Guatemala Detains U.S. Citizens Accused of Trafficking of Maya Relics

Published: 21 November 2022

Artifact Figurines VasesPre-Hispanic artifacts - which included stone spheres, mortars, sphinxes, yokes, anthropomorphic figures - were about to slip out of Guatemala. (Photo: PxHere, License)

By Vinicius Madureira

Guatemalan police have arrested two U.S. citizens who were accused of jeopardizing the nation's natural and cultural heritage by trying to take a total of 166 Mayan artifacts out of the country.

Stephanie Allison Jolluck and Giorgio Salvador Rossilli were caught while leaving her house with the pre-Hispanic artifacts - which included stone spheres, mortars, sphinxes, yokes, anthropomorphic figures - loaded on a truck.

The arrests came a week after Jolluck was caught at the country's international airport trying to leave the country with two 1,000-year-old Mayan relics.

Prosecutors said that she “was probably engaged in trafficking of ancient artifacts.” She was charged with “smuggling national treasures” and released on bail on condition that would not leave Guatemala.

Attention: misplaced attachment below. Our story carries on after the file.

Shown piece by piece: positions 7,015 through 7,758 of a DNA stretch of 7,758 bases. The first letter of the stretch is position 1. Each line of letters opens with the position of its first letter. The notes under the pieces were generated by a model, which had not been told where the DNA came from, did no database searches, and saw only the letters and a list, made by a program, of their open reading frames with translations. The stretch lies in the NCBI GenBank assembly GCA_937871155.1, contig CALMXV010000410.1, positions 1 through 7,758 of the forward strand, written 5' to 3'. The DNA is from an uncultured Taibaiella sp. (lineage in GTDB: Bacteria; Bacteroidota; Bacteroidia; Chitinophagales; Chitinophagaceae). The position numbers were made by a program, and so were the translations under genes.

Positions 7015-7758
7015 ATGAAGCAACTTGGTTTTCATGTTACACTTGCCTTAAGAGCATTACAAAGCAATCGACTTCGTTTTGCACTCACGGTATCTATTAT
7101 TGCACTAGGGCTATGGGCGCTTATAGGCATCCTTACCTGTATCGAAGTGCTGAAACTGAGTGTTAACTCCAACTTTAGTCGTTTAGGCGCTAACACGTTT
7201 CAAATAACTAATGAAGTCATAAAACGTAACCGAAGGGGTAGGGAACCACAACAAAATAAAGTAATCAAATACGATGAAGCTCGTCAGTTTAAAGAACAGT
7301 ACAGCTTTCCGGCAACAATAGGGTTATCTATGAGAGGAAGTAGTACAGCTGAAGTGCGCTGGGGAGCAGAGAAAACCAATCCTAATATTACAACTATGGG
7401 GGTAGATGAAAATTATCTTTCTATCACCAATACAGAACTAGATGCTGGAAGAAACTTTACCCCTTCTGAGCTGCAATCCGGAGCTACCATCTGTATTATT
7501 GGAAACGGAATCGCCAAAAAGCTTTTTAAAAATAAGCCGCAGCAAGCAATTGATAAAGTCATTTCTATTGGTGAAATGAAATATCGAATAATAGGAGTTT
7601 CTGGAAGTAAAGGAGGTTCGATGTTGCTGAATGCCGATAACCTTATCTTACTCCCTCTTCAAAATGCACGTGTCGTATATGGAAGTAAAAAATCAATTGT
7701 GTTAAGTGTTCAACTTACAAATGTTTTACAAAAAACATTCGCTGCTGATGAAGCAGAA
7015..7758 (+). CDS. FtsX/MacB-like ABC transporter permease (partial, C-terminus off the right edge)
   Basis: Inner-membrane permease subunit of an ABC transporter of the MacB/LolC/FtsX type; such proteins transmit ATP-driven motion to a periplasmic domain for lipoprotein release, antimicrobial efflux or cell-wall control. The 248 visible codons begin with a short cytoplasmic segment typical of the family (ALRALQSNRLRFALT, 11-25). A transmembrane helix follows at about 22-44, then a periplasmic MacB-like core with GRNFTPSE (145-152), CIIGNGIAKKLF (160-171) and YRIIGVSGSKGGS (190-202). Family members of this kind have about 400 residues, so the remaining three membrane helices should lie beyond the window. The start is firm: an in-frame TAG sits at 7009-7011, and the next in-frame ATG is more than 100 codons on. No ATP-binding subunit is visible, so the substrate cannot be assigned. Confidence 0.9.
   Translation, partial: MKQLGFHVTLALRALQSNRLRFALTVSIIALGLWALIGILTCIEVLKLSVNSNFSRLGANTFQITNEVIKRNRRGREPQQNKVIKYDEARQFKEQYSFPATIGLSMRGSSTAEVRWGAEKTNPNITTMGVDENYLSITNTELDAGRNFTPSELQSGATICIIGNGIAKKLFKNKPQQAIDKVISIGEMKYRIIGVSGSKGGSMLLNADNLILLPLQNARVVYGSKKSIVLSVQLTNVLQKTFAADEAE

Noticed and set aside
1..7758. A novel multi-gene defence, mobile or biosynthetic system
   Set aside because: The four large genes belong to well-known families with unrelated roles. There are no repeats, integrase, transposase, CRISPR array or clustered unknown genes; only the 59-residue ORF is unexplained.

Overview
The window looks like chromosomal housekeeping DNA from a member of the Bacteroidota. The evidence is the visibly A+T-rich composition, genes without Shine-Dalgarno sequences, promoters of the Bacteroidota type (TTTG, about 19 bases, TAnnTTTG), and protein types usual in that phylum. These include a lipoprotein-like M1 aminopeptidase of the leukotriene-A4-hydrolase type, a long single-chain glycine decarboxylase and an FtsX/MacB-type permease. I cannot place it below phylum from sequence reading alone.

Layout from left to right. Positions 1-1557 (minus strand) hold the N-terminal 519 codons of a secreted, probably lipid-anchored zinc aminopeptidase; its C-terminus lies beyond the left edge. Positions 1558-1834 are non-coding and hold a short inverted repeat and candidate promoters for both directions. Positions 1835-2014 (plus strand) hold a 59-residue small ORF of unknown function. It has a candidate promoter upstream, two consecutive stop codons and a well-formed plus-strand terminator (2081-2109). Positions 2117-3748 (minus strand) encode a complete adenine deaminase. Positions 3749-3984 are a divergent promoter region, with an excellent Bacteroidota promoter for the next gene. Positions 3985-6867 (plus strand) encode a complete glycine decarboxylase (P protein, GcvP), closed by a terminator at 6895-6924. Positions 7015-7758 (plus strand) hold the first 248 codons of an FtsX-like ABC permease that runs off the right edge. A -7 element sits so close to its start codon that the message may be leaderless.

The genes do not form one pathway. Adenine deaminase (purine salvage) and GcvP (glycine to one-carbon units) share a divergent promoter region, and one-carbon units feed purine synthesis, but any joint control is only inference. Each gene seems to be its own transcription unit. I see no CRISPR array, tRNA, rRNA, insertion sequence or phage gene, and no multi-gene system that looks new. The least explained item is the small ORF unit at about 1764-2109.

But then “Jolluck and Rossilli were arrested when they were transporting 166 stone artifacts in their vehicle,” the Prosecutor’s office stated. An expert from the country’s Directorate General for Cultural Heritage said that the “Mayan artifacts are 90% authentic.”

Guatemala’s cultural heritage prosecutors said Jolluck and Rossilli will face criminal charges for the “crime of attacking the nation’s natural and cultural heritage.”

A Guatemalan judge released both Jolluck and Rossilli on bail of about US$6,400 each and allowed them to keep their passports but prohibited them from leaving the country. They will be required to show up at the prosecutors’ offices every two weeks.

People smuggling relics and archaeological artifacts in Guatemala can face between five to 10 years in prison if convicted.

The global sales of art and antiquities reached $50 billion in 2020, while the global trade in trafficked art and antiquities reached between three to more than six billion.

As the leading international crime-fighting agency, Interpol set up a whole department dedicated to fighting crimes against cultural property and launched a smartphone app called ID-art that could help with the identification of the origin of the artifact.